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Mekons: So Good It Hurts (1988) September 24, 2009

Posted by sjroby in Music.
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Mekons: So Good It Hurts

Mekons: So Good It Hurts

There’s cult bands, and then there’s the Mekons. They first appeared during the late ’70s punk scene and are still around, through an endless series of lineup changes, musical styles, side projects, and legendary live shows. I’ve encountered people online who see the Mekons every chance they get, buy all the albums, argue the merits of various side projects, and evangelize the Mekon cause to all who will listen. But I’ve never really managed to get completely into them.

I own one Mekons CD, I ♥ Mekons, which I bought because I loved the song “Millionaire,” an upbeat new wavey pop tune with a dreamy vocal by Sally Timms. But the rest of the album never really connected with me; I just kept playing “Millionaire” on repeat. But I kept hearing how great the Mekons were, and how their album Fear and Whiskey was a big alt.country influence, and I remembered liking “Ghosts of American Astronauts” when I saw the video ages back, so I got a couple of Mekons albums from eMusic, one of them being So Good It Hurts.

The album starts with a slightly skewed take on Caribbean-influenced ’70s pop rock, with a bit of a reggae feel, male vocals, and a lovely violin line, with lyrics that undercut the pleasant music. Then comes the utterly essential country-influenced ballad, “Ghosts of American Astronauts,” a song whose lyrics, which read like a condensed J.G. Ballard story, are sung beautifully by Timms. This is the one likely to get played indefinitely on repeat.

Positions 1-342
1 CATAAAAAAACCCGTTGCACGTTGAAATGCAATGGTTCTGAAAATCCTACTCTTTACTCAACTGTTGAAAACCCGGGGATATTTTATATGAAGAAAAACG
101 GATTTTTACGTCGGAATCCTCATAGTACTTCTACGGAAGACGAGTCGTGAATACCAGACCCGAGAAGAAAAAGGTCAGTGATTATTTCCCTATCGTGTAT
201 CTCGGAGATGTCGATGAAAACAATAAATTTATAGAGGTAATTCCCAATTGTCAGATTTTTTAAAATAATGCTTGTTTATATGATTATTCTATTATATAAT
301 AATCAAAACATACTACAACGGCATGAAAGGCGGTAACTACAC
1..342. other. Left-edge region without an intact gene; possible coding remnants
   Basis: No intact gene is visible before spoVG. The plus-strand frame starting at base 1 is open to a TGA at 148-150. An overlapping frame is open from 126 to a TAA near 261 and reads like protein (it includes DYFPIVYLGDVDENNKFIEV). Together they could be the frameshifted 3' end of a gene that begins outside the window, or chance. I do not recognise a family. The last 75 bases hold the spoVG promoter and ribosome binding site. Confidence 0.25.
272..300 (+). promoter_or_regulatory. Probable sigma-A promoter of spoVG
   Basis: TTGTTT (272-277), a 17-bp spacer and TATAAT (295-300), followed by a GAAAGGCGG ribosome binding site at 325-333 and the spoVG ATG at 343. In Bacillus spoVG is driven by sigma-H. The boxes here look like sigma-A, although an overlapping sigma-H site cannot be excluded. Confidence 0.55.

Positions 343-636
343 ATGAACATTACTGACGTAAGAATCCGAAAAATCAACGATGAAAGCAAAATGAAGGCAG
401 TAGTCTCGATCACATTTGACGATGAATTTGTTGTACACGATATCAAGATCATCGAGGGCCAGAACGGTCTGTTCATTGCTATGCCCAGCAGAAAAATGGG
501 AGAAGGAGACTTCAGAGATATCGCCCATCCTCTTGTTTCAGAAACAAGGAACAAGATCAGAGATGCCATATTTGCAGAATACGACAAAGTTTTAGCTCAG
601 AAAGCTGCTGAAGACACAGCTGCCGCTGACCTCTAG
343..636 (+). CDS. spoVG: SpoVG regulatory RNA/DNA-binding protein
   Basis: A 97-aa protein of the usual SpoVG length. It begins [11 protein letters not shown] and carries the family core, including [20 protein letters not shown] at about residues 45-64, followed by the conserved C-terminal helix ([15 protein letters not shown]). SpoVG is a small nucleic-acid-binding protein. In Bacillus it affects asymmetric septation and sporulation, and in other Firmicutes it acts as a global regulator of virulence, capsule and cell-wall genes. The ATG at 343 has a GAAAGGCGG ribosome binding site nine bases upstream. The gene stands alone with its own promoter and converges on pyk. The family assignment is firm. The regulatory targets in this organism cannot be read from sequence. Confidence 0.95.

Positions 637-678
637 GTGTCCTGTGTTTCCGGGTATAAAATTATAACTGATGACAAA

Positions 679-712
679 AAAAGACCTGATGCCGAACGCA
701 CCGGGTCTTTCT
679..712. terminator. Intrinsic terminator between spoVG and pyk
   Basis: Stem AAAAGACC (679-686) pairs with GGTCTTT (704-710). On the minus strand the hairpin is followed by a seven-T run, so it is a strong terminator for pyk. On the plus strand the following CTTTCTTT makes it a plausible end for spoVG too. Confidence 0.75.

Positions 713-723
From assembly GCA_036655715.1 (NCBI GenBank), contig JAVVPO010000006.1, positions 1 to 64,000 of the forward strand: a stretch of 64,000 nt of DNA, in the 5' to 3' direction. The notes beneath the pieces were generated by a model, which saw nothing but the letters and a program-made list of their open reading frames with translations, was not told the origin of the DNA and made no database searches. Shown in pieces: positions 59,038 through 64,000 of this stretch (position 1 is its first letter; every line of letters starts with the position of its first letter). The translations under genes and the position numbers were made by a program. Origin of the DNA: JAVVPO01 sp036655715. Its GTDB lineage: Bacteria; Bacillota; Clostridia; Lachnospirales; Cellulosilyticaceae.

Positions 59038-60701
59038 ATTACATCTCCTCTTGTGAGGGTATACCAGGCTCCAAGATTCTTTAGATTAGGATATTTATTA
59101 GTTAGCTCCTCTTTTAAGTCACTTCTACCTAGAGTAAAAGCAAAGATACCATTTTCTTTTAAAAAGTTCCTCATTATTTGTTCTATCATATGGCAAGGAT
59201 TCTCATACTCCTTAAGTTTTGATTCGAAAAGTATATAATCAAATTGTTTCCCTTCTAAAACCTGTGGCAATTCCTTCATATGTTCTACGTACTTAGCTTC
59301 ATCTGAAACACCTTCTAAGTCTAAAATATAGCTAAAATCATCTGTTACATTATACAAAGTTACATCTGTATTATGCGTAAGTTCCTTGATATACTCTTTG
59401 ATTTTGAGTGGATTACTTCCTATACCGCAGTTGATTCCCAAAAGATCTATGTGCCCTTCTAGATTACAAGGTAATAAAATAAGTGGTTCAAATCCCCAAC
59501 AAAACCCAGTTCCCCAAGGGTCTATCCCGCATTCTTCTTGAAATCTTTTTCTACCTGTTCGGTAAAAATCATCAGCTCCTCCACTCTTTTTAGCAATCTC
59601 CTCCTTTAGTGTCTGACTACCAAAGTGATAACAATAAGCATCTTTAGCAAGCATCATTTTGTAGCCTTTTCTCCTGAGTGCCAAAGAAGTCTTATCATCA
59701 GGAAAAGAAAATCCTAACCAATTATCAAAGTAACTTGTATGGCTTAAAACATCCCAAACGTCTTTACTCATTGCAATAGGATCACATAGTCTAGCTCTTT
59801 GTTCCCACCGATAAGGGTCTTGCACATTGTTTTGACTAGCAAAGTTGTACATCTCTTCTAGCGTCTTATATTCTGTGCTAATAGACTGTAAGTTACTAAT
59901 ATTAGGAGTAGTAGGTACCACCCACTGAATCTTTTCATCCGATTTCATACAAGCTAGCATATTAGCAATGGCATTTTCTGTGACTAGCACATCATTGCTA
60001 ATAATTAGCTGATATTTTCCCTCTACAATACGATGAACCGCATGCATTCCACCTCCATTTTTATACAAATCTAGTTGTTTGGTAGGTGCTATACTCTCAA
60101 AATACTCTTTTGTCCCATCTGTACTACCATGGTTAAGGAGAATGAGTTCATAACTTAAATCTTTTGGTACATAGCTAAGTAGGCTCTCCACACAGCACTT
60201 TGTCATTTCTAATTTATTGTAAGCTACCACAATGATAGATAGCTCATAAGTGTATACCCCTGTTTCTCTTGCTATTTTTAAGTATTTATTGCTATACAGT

The next track is a good, pounding rocker, “Road to Florida,” a definite change of pace. Next up is a reggae take on “Johnny Miner,” which reminds me for some reason of the Clash’s Sandinista. Timms is back on “Dora,” another country/folk-tinged ballad, and another reason I should be listening to this album much more regularly. (It’s no coincidence that I have two of her solo albums.) Next track, “Poxy Lips,” is a fun, fast number that sounds a bit like the Pogues gone Cajun.

The stylistic adventuring continues with the slower, folky (with synths) “(Sometimes I Feel Like) Fletcher Christian,” which incorporates a bit of a tropical feel in the guitar line. “Fantastic Voyage” is a rockier, driving tune, which sounds (am I really saying this?) a bit like the anthemic ’80s rockers like Big Country and U2. It’s back to the islands, again with a hint of Poguesiness, for “Robin Hood.” Then Timms is back for a cover of the Rolling Stones’ “Heart of Stone,” played straight. “Maverick” is a more upbeat tune with big backing vocals alternating with the male vocal lead, for an almost country gospel feel.

It seems a bit odd to end with songs called, respectively, “Vengeance” and “Revenge,” but that’s what happens. The former is a fiddle-driven folk song, while the latter again reminds me a bit of the Clash’s style-mashing on Sandinista, though Timms is singing again, on a rockin’ tune about, naturally, revenge.

So… overall, the album isn’t necessarily helped by the stylistic mishmash, any more than the aforementioned Sandinista was. There are many good songs but they don’t really cohere into something greater. On a few songs, I think the production sounds a bit dated, too.

But the highlights on this album are so damn good. I don’t know if I need to play this album a lot more or just start going through Mekons stuff to build a compilation of the best tunes, but I can’t go too long without listening to some of these songs again.

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